Originally Posted by smokin68
I agree, it's a great stat..
I've owned this line for 3 years, I've put in this line in family members, and the like the comfort it provides.
As the OD temp gets colder, the off cycle time will become shorter.
If your feeling cool before the next on cycle, your furnace may be over sized.
The 3 CPH algorthym works fine on systems that are not over sized.
I have the Vision Pro TH8110U stat. It's hooked up to a Lennox X16 HP, variable speed blower, with a Harmony III control board. The Harmony controls all of the stages, both HP and electric. Therefore, the stat is just used to send the signal to the system to go on/off. I'm confused with the CPH setting process for my individual set up.
Right now the CPH is set to 5. Depending on the outside temps, the system will either cycle on/off multiple times in the warmer temps or will remain running almost non-stop when the temps go say around 30. What actually would change if I adjusted the CPH to let's say 3?
You wouldn't have those inefficient short cycles in the milder temps.
You should have them adjust how quick the second stage of the HP comes on, and AUX also.
The CPH setting may be the cause of your high electric bill.
The timing of the second stage and HP settings are built into the algorythym of the system. When initialized, the system starts in stage one, if after 4 minutes the temp is not at 90, it goes to stage two, assuming that the temp stays in a range of 90-120, the aux, will not kick on. There is another 4 minute spread to determine this.
Originally Posted by beenthere
If you think the CPH may be causing a problem, what should I have the setting read?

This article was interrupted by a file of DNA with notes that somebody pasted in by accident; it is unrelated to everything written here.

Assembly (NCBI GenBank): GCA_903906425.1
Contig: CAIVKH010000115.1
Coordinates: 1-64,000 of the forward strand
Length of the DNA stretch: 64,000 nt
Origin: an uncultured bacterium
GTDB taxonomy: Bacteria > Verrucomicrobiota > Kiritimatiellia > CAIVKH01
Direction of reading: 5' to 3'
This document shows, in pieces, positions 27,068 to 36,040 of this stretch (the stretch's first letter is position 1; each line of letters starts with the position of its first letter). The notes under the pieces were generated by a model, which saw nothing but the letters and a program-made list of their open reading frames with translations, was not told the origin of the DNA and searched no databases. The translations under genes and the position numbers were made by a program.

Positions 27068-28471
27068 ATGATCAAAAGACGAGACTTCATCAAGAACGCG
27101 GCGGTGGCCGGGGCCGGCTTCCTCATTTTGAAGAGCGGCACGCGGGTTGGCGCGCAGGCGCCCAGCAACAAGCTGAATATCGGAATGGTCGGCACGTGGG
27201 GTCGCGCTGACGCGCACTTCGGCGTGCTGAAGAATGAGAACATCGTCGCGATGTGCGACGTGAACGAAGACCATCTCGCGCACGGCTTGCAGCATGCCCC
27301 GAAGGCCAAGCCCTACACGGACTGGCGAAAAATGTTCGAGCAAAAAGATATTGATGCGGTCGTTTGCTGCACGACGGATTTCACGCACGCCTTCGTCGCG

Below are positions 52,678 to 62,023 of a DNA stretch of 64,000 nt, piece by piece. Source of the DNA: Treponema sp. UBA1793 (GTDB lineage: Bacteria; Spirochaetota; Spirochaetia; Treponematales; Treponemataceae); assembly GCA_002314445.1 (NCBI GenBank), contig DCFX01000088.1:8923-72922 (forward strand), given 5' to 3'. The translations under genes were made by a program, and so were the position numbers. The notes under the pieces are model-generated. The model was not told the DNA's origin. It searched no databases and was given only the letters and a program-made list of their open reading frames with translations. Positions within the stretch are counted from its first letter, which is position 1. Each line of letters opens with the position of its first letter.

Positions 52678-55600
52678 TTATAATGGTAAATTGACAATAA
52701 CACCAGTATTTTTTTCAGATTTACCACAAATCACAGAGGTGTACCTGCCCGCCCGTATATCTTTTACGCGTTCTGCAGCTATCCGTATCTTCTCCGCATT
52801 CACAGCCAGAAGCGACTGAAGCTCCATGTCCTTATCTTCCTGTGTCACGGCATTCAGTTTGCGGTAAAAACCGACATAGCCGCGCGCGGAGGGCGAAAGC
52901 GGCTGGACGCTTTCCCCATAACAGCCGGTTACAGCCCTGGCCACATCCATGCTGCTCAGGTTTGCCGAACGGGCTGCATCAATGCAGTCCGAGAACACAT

3 CPH for the stat.
15 to 20 minutes before going to second stage. And 15 to 20 minutes before bringing in the AUX heat.
The heat pump uses less electric then the strip heaters, let it have long runs.
OK, I'll change the CPH to 3. May sond like a stupid question, but I'm looking for an education. While the term CPH is self explanetory, what actually does reducing the number do? The stat determines when a heating call is required. Let's say the stat is set to 73. The actual temp showing on my stat never changes from the setpoint number, so both numbers say 73, yet the system cycles on and off. Assuming that the on/off cycle occurs in a fraction of a degree, (since the actual number never changes), does reducing the cph number increase that fraction, thus reducing the cycles?
I guess what I can't comprehend is the entire CPH function. If the number is set to three and three will not be a sufficent amount of cycles within a given hour to heat the home, what happens?
The lower the CPH the more temp droop the stat allows. It will allow the temp to drop alittle lower and to go alittle higher. In tenths.
The on time will be longer, and the off time will be less. Making the house feel warmer.
As it gets colder outside, the off time could drop to just afew minutes, and then back on for 20. If the set point is not reached, the stat contimues to call for heat no matter what the CPH is set to.